Formal Structure And Prescriptive Grammar Essay

Formal Structure And Prescriptive Grammar Essay

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In academic writing, formal structure and prescriptive grammar are utilized for a variety of reasons: to convey ideas clearly, to seem professional, to demonstrate our level of education and vocabulary, to allow a benchmark for grading, and because it is simply the way people are taught in school. However, do these current measures truly have a place in academia? Do these standards harm more than they help? And is the way we teach writing truly the optimal way? There are many reasons why the current standards for academic writing should become more flexible. Current academic writing standards hinder creativity, limit students from underfunded schools and communities, and cater to the able-bodied (both mentally and physically). Because of these restrictions, some would argue that formal structure and prescriptive grammar do not have a place in academic papers and that the way English writing is taught needs to be reevaluated. But the real question is: why do we write this way and are the strict guidelines set forth by prescriptive grammar are wrong for education? Does research follow suit with these questions?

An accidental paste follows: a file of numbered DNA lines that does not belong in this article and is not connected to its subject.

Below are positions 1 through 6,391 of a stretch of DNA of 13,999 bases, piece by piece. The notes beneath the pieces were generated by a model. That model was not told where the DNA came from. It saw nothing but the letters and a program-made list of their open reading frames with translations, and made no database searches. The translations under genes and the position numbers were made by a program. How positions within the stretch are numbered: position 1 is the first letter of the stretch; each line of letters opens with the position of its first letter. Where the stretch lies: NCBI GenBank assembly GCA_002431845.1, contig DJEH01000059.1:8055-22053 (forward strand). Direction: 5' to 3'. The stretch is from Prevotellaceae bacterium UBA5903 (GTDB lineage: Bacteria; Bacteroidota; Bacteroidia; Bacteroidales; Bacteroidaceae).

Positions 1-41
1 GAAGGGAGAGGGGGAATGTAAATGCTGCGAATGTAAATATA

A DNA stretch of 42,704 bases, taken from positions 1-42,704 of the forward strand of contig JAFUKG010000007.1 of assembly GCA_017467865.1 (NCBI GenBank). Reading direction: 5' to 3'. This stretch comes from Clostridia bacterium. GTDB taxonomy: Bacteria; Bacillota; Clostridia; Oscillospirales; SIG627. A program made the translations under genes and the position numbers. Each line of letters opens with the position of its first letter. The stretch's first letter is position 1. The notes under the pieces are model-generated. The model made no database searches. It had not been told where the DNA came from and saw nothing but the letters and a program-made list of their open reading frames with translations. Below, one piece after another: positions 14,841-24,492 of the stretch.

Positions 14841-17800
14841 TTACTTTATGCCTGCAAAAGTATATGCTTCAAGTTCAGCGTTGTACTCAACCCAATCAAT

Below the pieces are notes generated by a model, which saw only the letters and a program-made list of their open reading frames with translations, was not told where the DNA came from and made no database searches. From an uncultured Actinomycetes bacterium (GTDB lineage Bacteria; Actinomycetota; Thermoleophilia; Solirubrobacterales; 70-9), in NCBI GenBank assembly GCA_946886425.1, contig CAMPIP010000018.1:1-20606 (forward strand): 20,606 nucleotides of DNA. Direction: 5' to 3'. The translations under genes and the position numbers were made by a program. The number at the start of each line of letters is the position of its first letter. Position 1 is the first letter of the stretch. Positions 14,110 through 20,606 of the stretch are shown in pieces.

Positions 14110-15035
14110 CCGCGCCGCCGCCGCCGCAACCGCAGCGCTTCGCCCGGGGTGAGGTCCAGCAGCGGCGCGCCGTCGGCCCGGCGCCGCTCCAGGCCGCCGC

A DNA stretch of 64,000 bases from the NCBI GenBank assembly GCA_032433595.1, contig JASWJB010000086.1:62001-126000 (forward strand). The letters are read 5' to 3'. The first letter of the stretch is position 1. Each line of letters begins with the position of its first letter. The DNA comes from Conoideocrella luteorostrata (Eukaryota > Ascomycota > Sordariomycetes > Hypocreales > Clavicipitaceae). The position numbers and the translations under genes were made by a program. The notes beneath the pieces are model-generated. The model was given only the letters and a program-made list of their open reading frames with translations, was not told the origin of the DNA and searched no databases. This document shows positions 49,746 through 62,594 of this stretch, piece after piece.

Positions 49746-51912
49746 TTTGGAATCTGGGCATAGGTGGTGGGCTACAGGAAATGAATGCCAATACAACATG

People often argue that prescriptive grammar rules hold back the creative process. A big contender in this argument is that prescriptive grammar is too strict, and that because most people communicate using descriptive grammar, students should be allowed to write academically the way they would speak. Descriptive grammar refers to the “set of grammatical rules based on what we say, not on what we should say according to some language authority” while prescriptive grammar refers to the “set of grammatical rules prescribed by a language authority” (Denham and Lobeck 10). Given these definitions, prescriptive grammar seems too s...


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...y deaf students are born deaf or develop this disability early-on in childhood, their language acquisition is at risk “Language acquisition during the critical period for language learning leads to adult like competence on the majority of syntactic structures in that language in a very short time, generally by around age 6 years” (Connor and Kirby 293). Because of this language acquisition problem, deaf students will struggle with prescriptive grammar when they reach writing stages, especially when it comes to more rigorous materials.
Additionally, a quote from Denham and Lobeck previously brought up factors into this research quite well: prescriptive grammar does not “conform to rules of natural language and can be learned only consciously” (10). Because of its conscious requirement, this causes learning disabled and physically disabled students to be disadvantaged.

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